Celebrity selfies are good for business (and your personal brand)

Celebrity selfies are good for business (and your personal brand)

Every time I open up LinkedIn, I’m greeted with a photo of one of my connections.

He’s always smiling widely, with his arm around some famous (or semi-famous) person.

I have to admit that, the first few times, I found it tacky.

But now it’s starting to grow on me.

My perception of this person, who I had always considered something of a nobody, has changed.

“If he’s able to meet with all these important people, he must be more impressive than I thought…”

His strategy is exceedingly common. In fact, it’s one of the most popular reputation-building strategies around.

I call it “power through association”.

Everyone does it. It’s the reason that celebrities are mobbed by hundreds of selfie-starved strangers each time they go out.

It’s the reason that we tell our friends about that “one time we met MC Hammer”.

It’s also the reason that we fight to join selective clubs & organizations full of prestigious people (including colleges like Harvard, Stanford, etc).

By attaching ourselves to those with more status than ourselves, we’re able to elevate our image. We’re able to steal a little bit of their thunder.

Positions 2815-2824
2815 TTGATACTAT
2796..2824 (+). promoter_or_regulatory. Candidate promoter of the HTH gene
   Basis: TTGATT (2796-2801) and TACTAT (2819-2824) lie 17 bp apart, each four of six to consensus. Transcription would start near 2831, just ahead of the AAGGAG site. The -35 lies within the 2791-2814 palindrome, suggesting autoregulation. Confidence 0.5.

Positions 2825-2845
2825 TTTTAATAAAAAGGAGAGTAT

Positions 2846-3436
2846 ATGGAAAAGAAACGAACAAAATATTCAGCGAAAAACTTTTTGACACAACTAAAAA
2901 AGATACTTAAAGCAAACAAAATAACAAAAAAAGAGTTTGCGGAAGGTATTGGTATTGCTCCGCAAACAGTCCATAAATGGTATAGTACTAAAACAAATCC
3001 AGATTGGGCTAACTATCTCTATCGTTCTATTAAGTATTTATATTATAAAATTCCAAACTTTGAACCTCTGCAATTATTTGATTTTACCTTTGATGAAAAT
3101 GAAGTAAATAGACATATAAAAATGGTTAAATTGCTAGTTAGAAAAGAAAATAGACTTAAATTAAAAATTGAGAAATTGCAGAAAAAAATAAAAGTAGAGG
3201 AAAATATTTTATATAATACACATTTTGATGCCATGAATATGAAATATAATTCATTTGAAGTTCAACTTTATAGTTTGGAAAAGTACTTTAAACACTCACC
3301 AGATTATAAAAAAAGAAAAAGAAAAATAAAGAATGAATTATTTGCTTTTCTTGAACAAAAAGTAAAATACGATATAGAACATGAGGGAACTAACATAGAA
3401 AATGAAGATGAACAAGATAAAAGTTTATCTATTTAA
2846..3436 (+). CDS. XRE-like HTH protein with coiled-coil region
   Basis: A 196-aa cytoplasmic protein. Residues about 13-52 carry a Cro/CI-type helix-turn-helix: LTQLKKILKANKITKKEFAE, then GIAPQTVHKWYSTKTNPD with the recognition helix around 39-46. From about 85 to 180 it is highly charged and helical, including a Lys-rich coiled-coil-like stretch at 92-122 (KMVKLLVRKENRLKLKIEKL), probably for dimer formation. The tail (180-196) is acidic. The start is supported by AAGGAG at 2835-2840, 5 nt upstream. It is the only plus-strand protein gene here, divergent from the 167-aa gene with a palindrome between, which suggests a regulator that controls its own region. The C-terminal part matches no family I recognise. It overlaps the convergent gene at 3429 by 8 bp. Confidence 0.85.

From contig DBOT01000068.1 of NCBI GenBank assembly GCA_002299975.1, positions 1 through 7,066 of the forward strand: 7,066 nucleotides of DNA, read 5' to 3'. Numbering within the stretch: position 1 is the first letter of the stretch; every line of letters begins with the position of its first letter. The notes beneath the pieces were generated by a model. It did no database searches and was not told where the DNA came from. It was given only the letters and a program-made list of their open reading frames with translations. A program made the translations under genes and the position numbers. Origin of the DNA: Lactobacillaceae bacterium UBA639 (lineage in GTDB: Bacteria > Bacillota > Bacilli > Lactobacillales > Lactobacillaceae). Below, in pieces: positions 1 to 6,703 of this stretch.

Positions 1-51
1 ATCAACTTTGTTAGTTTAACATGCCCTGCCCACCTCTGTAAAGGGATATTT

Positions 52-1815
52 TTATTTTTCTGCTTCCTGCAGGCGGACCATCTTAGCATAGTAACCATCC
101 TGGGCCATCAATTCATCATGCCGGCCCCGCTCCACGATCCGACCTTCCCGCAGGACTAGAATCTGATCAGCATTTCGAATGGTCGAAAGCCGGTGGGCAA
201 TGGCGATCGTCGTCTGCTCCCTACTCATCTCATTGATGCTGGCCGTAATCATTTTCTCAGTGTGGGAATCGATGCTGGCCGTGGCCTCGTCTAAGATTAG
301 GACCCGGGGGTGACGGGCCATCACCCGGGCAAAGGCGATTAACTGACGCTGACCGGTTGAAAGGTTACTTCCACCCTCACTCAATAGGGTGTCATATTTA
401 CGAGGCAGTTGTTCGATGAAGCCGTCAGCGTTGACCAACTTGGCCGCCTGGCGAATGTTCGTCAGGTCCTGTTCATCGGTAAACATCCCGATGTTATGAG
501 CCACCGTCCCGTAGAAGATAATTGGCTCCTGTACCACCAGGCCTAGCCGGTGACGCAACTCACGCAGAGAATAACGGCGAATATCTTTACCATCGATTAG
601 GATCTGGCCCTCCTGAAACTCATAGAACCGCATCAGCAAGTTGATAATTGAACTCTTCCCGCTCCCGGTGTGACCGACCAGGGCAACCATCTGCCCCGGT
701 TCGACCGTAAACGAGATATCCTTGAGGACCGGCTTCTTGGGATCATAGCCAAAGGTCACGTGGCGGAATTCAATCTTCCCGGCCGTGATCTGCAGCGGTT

One of the best practitioners of this tactic is our current president, Donald Trump.

In fact, “power through association” was one of his most commonly used persuasive tactics all throughout the campaign.

I wrote about his use of this tactic in my May 2016 article, How Trump Won:

“Trump loves talking about people that like him or agree with him. For example, during the third Republican Primary Debate, when Trump was pushed on his tax plan, he associated himself with a financial authority, Larry Kudlow, to fight back against audience & moderator criticism… By associating himself with highly regarded people, Trump is able to make himself more credible and authoritative.”

This is also the primary tactic used by traditional “brand advertising” firms. A large portionof the print and video ads they create feature some celebrity. It’s a costlier, higher production version of what my LinkedIn friend is doing.

And even though we know that celebrity endorsements are staged (just like the aforementioned LinkedIn photos), they still change our behavior.

As Anita Elberse, a professor at Harvard Business School, writes in one of her studies on celebrity endorsements:

“In this study of athlete endorsements, we find there is a positive payoff to a firm’s decision to sign an endorser, and that endorsements are associated with increasing sales in an absolute sense and relative to competing brands… Signing the kinds of endorsers that featured in this study on average generates a 4% increase in sales…”

So the next time you run into a celebrity, big or small, whip out your phone and ask for a selfie. Your personal brand will thank you (even if some of us will initially judge you).

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